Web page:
Otherwise, you inevitably end up with the usual “eat the rich” narrative that was popularized by liberation theology.

    1. Andrew,

      “Actually, Pahman didn’t intend his article to be partisan. He’d be satisfied if Orthodox hierarchs consulted economics specialists from any school of thought.”

      That is neither clear from the article nor congruent with what Pahman has had to say in the past. Also, given his institutional affiliation, I find it almost impossible to believe that Pahman would endorse Orthodox hierarchs consulting Keynesians and Marxists.

      “Also, he’s not claiming a lack of engagement with economic assertions, only a lack of engagement with economic science.”

      There is no such thing as “economic science,” at least not in the hard sense. Also, why should hierarchs whose duty is to expound on faith and morals on the basis of revelation spend time dabbling in the contestable arena of economic ideology?

      “Simply put, Orthodox hierarchs don’t understand basic principles that you would learn in MacroEcon 101.”

      Perhaps that’s a good thing since those principles are not universally agreed upon within the discipline itself. One can receive overwhelmingly different instruction on the “principles” of macro-economics depending on who is teaching the course. You are acting as if economics is akin to the natural sciences, like physics. It is most certainly not.

      “t’s not their job to know and if they want to take a position that relies on a knowledge of economic science, they ought to do what JP2 did when writing Centesimus Annus and consult with economics specialists.”

      John Paul II, and his predecessor popes, left it open to economists and other specialists to put in place the means to the ends pronounced. However, the ends, which include such elements as a just wage, are very much within the Church’s field of competence. Any economic prescription which runs contrary to the teachings of the Faith are to be rejected out of hand as evil.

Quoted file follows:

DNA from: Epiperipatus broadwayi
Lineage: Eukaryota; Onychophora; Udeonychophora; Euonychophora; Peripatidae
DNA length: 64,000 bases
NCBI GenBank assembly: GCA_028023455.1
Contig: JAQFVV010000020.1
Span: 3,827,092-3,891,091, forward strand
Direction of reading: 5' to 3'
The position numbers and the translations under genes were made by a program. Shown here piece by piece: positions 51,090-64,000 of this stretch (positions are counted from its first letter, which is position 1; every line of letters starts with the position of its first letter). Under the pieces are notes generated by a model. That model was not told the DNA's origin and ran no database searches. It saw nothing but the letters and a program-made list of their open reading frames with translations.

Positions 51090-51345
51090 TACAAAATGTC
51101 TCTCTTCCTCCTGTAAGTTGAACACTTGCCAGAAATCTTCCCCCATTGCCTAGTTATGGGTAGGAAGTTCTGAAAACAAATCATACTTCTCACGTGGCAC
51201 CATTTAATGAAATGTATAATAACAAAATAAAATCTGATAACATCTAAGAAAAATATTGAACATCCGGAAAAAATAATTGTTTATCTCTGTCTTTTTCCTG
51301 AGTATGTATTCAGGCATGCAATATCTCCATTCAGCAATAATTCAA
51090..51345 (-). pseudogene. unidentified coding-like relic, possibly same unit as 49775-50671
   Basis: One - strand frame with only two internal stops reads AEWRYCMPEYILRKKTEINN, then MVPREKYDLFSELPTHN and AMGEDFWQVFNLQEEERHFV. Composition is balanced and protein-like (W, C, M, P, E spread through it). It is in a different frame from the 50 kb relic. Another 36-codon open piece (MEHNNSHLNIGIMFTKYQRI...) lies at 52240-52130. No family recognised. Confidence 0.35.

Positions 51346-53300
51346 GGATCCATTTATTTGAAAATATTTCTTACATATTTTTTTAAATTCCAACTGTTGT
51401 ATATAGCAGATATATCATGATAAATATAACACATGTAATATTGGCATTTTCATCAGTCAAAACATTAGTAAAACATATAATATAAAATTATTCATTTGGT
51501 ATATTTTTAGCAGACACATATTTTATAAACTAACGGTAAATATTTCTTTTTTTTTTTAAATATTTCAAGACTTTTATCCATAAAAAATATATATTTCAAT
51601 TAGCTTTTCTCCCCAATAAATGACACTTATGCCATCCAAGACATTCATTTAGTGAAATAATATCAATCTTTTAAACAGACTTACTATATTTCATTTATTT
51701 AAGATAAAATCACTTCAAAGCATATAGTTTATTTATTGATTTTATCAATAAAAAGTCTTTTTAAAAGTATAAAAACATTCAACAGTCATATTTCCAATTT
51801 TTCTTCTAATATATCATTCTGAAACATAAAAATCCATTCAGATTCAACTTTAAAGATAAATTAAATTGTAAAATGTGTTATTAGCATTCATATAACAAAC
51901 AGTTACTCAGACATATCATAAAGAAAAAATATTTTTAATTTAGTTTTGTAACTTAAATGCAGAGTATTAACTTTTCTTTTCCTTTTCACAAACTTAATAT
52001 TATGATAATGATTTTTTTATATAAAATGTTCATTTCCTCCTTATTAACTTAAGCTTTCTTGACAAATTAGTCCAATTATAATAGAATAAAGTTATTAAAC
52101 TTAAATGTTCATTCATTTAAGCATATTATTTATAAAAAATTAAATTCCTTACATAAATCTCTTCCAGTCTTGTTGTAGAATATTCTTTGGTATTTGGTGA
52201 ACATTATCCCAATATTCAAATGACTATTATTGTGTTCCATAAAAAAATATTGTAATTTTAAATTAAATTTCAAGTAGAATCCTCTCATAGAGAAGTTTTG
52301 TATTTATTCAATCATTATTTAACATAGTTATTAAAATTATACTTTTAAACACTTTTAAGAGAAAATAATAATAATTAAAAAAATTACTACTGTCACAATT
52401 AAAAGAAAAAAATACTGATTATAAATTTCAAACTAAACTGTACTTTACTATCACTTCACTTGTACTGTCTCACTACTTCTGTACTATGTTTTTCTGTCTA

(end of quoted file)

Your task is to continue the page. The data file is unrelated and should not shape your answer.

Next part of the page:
“Otherwise, you inevitably end up with the usual “eat the rich” narrative that was popularized by liberation theology.”

      No, you don’t.

      1. Sorry, I forgot to mention that I conversed with Dylan about his article and that’s basically word-for-word what he said.

        And I’ll grant you that much of economics is in fact politics in disguise (much like physics, actually!), but there are certain terms and relationships (supply and demand?), as well as evidence-based theories (the Laffer curve), that are useful when talking about macroeconomic prescriptions. You don’t have to accept them to understand how they work.

        It’s a bit like psychology. I grant that much of what passes for “studies” these days is more accurately propaganda. That being said, if you are going to pontificate on the subject, it’s helpful to know the parts of the human brain, statistical analysis of certain behaviors, and a wide swath of competing theories on the subject.

        Your point about an “economic prescription which runs contrary to the teachings of the Faith” tells me that you and I may be talking past each other. I’m not talking about “economic prescriptions,” which are indeed part of the field of ethics; rather, I’m talking about “economic descriptions” which are theories intended to explain factual data. It would be very useful for hierarchs who choose to speak on the subject of economics to learn basic descriptive models so that their ethical prescriptions can be better-informed. That, I think, is Mr. Pahman’s point, and that is why he would be OK with economists from either side informing our hierarchs.

        I’ve noticed that many of your posts seem inordinately combative toward the Acton Institute. While that seems to me a perfectly acceptable bias to have, it might be useful in this case to self-examine whether you’re judging Mr. Pahman unfairly on the basis of his institutional affiliation. I don’t mean that as any kind of ad hominem toward your arguments, just a friendly observation and suggestion. I really enjoy your blog, by the way.

        1. I will reply more in a bit. Please encourage Dylan to publicly state that he would not be averse to Orthodox hierarchs consulting Marxist and Keynesian economists. I would like to have that on the record.

Comments are closed.